This story was originally published and reported by The Daily Yonder, which provides news, commentary, and analysis about and for rural America.

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The number of new Covid-19 cases reported each day in rural counties has more than doubled in the last month, and the increase shows no signs of abating.

In the last week, nonmetropolitan counties surpassed a record-breaking 7,000 new cases on three consecutive days. The seven-day average of new cases also hit an all-time high Monday, at 6,185 per day.

The number of new cases logged each day in nonmetropolitan counties is 150% higher now than it was a month ago.

The Daily Yonder tracked new cases of Covid-19 in nonmetropolitan counties over the past 30 days. The counties where the equivalent of at least 1% of the population acquired Covid-19 from June 13 to July 12 are shown in red. Seventy-eight counties meet this criterion.

The county with the highest rate of new infections in the nation is rural Lee County, Arkansas. In the past month, the equivalent of 6% of the county’s population has acquired Covid-19. The outbreak is driven by infections at a state prison. The county has had 510 new cases of Covid-19 in the last month. Because the county’s population is only 8,900, the new infections translate to nearly 5,800 per 100,000 residents.

The county with the nation’s second-highest rate of new infections is also in Arkansas, according to our analysis. Like Lee County, Hot Spring County, Arkansas, has a state prison, the Ouachita River Unit. In the last 30 days, the equivalent of 3.6% of the county’s population of 34,000 residents has acquired Covid-19.

Rural counties with high rates of new infections tend to have state or federal prisons (including some that hold detainees for the federal Immigration and Customs Enforcement agency). Meatpacking factories are also common, as we’ve seen since the early phase of the pandemic.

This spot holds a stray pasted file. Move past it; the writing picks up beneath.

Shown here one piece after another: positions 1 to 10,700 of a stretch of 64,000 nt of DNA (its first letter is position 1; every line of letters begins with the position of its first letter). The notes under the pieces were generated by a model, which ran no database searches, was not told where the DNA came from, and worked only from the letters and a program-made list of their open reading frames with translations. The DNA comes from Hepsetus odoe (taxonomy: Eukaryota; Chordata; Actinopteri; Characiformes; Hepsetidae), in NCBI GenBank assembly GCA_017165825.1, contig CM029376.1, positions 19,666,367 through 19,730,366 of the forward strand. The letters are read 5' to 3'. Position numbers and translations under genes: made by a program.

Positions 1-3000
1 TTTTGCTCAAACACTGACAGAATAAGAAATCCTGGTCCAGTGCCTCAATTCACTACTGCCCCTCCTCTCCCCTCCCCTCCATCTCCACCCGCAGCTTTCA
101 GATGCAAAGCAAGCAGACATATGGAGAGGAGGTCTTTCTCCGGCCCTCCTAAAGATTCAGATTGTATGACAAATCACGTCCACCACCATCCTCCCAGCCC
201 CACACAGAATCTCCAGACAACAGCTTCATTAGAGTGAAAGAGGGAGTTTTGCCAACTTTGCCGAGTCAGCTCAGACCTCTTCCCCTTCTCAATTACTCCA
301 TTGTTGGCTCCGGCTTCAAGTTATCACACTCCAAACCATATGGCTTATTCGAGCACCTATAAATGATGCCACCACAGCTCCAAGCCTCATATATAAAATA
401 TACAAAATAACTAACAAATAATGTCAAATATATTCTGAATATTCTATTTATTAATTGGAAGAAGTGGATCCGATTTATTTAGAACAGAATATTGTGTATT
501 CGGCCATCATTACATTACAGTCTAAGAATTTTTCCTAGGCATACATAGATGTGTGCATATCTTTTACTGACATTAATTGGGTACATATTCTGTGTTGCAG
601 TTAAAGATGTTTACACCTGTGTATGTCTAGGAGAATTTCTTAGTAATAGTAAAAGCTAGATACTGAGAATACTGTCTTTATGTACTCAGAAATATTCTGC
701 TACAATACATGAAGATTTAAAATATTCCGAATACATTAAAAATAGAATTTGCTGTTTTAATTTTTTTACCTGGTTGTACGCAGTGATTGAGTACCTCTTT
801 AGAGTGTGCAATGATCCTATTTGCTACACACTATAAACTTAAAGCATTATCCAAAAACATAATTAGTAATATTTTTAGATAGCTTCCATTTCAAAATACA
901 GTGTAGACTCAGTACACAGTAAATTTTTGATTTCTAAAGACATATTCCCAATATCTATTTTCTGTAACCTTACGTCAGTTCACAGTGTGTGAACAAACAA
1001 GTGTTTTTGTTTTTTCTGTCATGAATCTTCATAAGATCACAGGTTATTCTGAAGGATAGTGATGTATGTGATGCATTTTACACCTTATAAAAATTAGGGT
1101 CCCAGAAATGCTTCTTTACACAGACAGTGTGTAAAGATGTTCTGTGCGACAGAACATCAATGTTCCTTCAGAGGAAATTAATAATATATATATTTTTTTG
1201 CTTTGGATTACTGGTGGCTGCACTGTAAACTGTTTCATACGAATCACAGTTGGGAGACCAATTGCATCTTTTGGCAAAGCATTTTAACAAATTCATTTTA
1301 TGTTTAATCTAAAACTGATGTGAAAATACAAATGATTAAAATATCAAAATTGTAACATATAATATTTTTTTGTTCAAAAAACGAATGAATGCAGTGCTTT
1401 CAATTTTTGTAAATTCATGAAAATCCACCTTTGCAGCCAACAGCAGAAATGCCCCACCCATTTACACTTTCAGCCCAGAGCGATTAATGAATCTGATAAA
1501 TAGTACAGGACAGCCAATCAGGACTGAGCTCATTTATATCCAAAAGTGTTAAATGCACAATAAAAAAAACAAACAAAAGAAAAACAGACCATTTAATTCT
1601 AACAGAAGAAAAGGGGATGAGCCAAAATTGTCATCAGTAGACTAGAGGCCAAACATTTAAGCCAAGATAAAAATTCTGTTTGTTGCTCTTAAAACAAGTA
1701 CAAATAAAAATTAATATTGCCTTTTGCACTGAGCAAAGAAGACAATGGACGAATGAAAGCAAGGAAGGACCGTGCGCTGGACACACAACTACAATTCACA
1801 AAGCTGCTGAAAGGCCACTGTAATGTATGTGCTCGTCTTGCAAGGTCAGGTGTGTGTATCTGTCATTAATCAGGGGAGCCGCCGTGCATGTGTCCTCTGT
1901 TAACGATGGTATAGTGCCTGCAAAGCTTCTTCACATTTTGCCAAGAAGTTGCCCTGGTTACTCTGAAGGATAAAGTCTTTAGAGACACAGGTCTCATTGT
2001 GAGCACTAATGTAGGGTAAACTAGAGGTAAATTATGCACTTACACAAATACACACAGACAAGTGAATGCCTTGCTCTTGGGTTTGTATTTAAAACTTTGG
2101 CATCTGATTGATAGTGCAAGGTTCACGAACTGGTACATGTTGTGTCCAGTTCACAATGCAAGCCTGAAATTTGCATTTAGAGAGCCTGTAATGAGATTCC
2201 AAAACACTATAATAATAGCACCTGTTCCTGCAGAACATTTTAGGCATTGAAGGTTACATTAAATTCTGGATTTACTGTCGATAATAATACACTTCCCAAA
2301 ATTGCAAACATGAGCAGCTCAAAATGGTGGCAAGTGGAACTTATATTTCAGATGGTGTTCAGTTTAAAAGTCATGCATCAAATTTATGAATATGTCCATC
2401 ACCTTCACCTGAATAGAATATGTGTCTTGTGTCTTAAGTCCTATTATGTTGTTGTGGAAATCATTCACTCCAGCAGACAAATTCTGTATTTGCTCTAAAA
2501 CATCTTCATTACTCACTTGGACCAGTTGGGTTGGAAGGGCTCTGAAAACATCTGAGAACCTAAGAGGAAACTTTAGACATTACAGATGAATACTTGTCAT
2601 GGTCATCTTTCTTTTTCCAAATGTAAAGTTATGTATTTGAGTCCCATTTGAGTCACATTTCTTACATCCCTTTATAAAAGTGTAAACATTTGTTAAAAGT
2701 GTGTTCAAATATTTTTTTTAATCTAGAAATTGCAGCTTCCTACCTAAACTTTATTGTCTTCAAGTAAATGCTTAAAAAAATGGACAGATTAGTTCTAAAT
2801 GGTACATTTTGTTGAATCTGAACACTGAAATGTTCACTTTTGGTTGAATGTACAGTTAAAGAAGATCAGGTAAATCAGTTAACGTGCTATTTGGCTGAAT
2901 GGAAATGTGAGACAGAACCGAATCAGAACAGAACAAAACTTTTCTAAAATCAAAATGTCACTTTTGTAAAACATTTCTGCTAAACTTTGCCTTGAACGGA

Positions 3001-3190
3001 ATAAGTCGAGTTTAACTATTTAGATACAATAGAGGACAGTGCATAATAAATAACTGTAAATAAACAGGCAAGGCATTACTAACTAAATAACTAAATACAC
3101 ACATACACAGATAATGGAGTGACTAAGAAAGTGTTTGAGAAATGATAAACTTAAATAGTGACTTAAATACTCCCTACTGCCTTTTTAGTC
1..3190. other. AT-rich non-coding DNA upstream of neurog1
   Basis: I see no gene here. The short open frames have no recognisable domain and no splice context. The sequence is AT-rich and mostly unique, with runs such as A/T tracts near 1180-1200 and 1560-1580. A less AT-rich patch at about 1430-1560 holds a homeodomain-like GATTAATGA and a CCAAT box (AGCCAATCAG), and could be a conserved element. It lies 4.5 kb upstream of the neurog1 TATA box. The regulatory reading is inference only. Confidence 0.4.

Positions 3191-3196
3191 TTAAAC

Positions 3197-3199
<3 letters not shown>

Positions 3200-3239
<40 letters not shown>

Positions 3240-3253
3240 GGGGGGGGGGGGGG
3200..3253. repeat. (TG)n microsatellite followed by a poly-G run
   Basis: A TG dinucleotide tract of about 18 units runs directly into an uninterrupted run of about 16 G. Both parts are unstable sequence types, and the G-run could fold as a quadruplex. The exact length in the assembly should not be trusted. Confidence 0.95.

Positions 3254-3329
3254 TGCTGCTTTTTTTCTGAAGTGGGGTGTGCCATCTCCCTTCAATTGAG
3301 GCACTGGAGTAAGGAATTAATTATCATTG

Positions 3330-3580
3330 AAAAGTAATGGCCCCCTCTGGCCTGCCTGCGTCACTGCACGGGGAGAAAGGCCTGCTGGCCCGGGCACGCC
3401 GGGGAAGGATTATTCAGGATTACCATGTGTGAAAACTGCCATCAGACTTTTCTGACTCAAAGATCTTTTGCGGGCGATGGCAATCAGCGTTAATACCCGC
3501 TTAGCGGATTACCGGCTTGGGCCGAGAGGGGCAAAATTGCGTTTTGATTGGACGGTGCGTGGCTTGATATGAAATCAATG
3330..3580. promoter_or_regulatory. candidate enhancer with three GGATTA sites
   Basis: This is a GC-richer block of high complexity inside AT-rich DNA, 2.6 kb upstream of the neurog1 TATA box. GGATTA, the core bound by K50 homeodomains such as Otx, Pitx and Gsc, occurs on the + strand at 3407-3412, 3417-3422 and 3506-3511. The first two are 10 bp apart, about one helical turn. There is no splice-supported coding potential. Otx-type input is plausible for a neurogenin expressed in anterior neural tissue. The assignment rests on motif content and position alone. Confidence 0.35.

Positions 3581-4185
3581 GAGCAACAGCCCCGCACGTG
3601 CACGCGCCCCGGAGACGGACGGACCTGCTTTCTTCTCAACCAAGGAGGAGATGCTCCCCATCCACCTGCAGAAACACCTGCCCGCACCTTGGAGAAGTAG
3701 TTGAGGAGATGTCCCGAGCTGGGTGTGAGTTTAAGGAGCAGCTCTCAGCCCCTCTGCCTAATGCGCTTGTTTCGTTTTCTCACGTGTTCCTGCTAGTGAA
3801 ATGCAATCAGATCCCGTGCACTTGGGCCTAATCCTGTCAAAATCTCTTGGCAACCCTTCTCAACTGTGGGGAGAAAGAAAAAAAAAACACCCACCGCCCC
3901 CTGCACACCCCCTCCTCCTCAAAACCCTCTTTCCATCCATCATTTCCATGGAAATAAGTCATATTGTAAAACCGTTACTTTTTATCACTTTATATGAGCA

The third factor is race and ethnicity. In the absence of cases from prisons and meatpacking plants, rural counties with high infection rates frequently have large proportions of residents who are African American, American Indian, or Hispanic/Latino.

The county with the nation’s third highest rate of new infections is East Carroll Parish, Louisiana. The parish’s population of about 6,900 residents is 72% African American.

Fifth-place Santa Cruz County, Arizona, has about 46,000 residents, 83% of whom are Hispanic or Latino.

And 10th place Buffalo County, South Dakota, is composed of 82% Native Americans. The county acquired just 47 new cases in the last month, but with a population of only 2,000, that means nearly 2.5% of residents contracted Covid-19 in the last 30 days.

National data show that non-whites have had higher infection rates than whites. Non-whites also have had higher rates of complications and fatalities.

The map shows the now familiar pattern of infections across the South, concentrated in the Black Belt counties that stretch in a crescent from Virginia’s Southside to the Mississippi River. Texas is also part of the trend, with 15 rural counties on the Daily Yonder’s list of counties with the highest rates of new infections.

Indian Country has numerous hotspot counties, continuing the months-long trend of high infection rates in the New Mexico and Arizona parts of the Four Corners region. 

Eastern Oregon has four counties on the rural hotspot list. And new infections in the Upper Midwest correlate with counties that had early outbreaks at meatpacking plants.

The Northeast had lower rates of new infections, as did much of the agricultural Midwest, except in counties with meatpacking plants.

The list below contains rural counties where the rate of new infections from June 13 to July 12 exceeded 1,000 per 100,000, or 1% of the population. When we have information on factors that have contributed to high infection rates, we’ve noted that. We’ve also noted counties with non-white populations that are significantly greater than national averages.

If you can shed light on what’s happening in any of these counties, contact Tim at The Daily Yonder:

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